... the Great World, in its diurnal rotation, receive no light from the sun till a few hours before the time of its setting with us, when it also sets with them, so that they are inconvenienced for a short time only, by its light. In its annual orbit, it has but one season, which, though called Spring, is subject to the most sudden alternations of heat and cold. The females have a singular method of protecting themselves from the baneful effects of these violent changes, which is worthy of notice:—they ...
— The Mirror of Literature, Amusement, and Instruction, No. 358 - Vol. XIII, No. 358., Saturday, February 28, 1829 • Various

... insistence on what they are pleased to call the supernatural. Which is the more marvellous—that God can stop the earth and make the sun appear to stand still, or that he can construct a universe of untold millions of suns with planets and satellites, each moving in its orbit, according to law; a universe wherein every atom is true to a sovereign conception? And yet this marvel of marvels—that makes God in the twentieth century infinitely greater than in the sixteenth—would never have been ...
— The Crossing • Winston Churchill

... something new happened; an old thing happened freshly, rather,—which also had to do with our orbit and its eccentricities. Barbara, as usual, ...
— We Girls: A Home Story • Mrs. A. D. T. Whitney

... quantity of heat, electro-magnetic tension, and terrestrial light — p. 154-202 and note. Knowledge of the compression and curvature of the earth's surface acquired by measurements of degrees, pendulum oscillations, and certain inequalities in the moon's orbit. Mean density of the earth. The earth's crust, and the depth to which we are able to penetrate — p. 159, 160, note. Threefold movement of the heat of the earth; its thermic condition. Law of the increase of heat with the increase of depth — p. 160, 161 and note. Magnetism electricity ...
— COSMOS: A Sketch of the Physical Description of the Universe, Vol. 1 • Alexander von Humboldt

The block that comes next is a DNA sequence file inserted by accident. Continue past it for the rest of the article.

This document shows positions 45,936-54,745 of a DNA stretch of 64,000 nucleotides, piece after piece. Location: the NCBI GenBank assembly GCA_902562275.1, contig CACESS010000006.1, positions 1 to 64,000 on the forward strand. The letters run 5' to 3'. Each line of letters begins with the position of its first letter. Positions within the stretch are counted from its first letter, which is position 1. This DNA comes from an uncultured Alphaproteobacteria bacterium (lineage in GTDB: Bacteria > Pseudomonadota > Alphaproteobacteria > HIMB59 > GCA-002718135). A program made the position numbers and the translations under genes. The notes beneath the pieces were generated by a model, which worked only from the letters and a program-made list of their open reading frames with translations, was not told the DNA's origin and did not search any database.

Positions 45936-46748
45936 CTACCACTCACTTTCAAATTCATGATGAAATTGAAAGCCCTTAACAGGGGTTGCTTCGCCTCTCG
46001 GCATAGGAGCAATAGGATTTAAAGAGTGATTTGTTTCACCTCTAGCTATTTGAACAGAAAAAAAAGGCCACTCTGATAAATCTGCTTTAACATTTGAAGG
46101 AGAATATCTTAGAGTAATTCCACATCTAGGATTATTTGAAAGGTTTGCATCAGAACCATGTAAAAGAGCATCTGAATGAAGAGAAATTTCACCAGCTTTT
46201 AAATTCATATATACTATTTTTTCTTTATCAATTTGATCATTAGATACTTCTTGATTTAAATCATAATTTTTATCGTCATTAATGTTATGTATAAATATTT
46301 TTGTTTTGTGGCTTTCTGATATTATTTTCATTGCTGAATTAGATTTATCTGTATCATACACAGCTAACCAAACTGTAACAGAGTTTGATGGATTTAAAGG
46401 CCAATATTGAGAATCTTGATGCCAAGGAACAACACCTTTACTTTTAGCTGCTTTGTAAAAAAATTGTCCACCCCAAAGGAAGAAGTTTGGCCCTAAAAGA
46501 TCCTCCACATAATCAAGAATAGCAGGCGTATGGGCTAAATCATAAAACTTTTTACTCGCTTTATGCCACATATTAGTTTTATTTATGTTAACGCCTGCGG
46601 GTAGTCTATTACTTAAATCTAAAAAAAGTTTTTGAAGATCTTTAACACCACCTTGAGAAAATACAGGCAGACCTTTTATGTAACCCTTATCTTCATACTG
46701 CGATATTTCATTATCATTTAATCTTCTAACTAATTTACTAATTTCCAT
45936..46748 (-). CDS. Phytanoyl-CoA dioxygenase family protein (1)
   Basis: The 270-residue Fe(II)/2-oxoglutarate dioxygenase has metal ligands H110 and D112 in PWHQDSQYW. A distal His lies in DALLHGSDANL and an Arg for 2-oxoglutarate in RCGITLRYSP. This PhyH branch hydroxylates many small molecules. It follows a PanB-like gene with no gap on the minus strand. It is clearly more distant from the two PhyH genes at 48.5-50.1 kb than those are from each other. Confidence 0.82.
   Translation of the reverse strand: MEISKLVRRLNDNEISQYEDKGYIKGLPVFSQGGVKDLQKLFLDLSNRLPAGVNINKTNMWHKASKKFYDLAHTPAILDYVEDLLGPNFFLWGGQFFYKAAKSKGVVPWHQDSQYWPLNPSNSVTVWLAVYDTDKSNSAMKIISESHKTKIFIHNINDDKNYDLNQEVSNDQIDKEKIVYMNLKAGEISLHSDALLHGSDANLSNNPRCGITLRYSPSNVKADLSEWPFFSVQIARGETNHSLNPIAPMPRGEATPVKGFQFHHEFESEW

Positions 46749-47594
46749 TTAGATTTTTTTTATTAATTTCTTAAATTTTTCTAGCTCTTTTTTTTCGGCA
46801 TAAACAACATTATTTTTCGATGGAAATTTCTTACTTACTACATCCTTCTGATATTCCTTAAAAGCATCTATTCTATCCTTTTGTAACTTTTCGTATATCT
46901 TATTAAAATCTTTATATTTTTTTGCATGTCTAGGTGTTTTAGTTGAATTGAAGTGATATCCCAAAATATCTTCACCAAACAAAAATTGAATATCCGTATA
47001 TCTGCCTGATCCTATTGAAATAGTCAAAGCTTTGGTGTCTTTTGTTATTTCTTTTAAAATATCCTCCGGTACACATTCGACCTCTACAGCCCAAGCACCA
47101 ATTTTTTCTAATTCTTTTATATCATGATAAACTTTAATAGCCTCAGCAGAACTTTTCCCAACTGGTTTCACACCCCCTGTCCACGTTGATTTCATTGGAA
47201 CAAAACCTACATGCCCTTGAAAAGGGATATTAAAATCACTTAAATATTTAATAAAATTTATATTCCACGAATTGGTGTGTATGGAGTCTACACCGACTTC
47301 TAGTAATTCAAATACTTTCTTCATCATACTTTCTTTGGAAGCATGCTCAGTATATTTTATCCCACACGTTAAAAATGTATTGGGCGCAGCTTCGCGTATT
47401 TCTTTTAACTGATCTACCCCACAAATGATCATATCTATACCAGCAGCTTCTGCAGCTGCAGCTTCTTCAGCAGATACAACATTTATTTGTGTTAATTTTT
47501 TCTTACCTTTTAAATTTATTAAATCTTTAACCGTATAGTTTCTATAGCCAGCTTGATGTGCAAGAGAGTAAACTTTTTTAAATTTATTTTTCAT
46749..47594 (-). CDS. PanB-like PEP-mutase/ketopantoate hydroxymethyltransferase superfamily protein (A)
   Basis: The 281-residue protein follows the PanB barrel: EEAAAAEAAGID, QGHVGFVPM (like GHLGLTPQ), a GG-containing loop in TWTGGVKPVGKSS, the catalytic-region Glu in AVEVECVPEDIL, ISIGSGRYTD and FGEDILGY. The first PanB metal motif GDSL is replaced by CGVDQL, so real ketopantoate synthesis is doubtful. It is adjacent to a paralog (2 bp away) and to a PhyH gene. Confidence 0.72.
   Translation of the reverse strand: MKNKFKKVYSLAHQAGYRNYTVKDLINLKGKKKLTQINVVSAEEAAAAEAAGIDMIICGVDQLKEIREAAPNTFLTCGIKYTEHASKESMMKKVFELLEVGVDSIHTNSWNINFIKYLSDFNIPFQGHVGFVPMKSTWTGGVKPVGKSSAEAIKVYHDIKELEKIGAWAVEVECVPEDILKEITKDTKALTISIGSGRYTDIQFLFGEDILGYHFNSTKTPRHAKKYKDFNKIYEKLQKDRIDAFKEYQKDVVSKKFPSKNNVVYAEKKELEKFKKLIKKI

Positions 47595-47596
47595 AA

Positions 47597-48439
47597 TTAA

... relations of binary and triple systems of stars, the theories for the explanation of the extraordinary, not to say fantastic, shapes discerned in some of the nebulous systems—whirls and spirals radiating through spaces as vast as the orbit of Neptune;[A] the glimpses at systems beyond that to which our sun belongs;—these are all splendid results, which may fairly be attributed to the school of Herschell, and will for ever insure no secondary place to that name in ...
— The Uses of Astronomy - An Oration Delivered at Albany on the 28th of July, 1856 • Edward Everett

... If Mrs. Dexter had been a worldly-minded woman—a lover of—or one moved by the small ambitions of fashionable life—her husband would have been all well enough. She would have been adjoined to him in a way altogether satisfactory to her tastes, and they would have circled their orbit of life without an eccentric motion. But the deeper capacities and higher needs of Mrs. Dexter, made this union quite another thing. Her husband had no power to fill her soul—to quicken her life-pulses—to stir the silent chords of her heart with the deep, ...
— The Hand But Not the Heart - or, The Life-Trials of Jessie Loring • T. S. Arthur

... a constant velocity, or a constant acceleration, or in any other kind of orbit which is mathematically predictable, a computer was not only necessary, but sufficient. In such a case, the accuracy was perfect, the hits one hundred ...
— But, I Don't Think • Gordon Randall Garrett

... it could not be ignored. She was the last person in the world to wish to ignore it. Properly governed, disciplined and educated, his development might outrun hope, defy prophecy. Out of his place he was a comet without an orbit. Drawn hither and thither by sinister stars, he was an eccentricity beyond calculation and full of harm. For this reason the interests of humanity demanded that the place of man in the conduct of affairs should be ...
— Lippincott's Magazine, Vol. 22, November, 1878 - of Popular Literature and Science • Various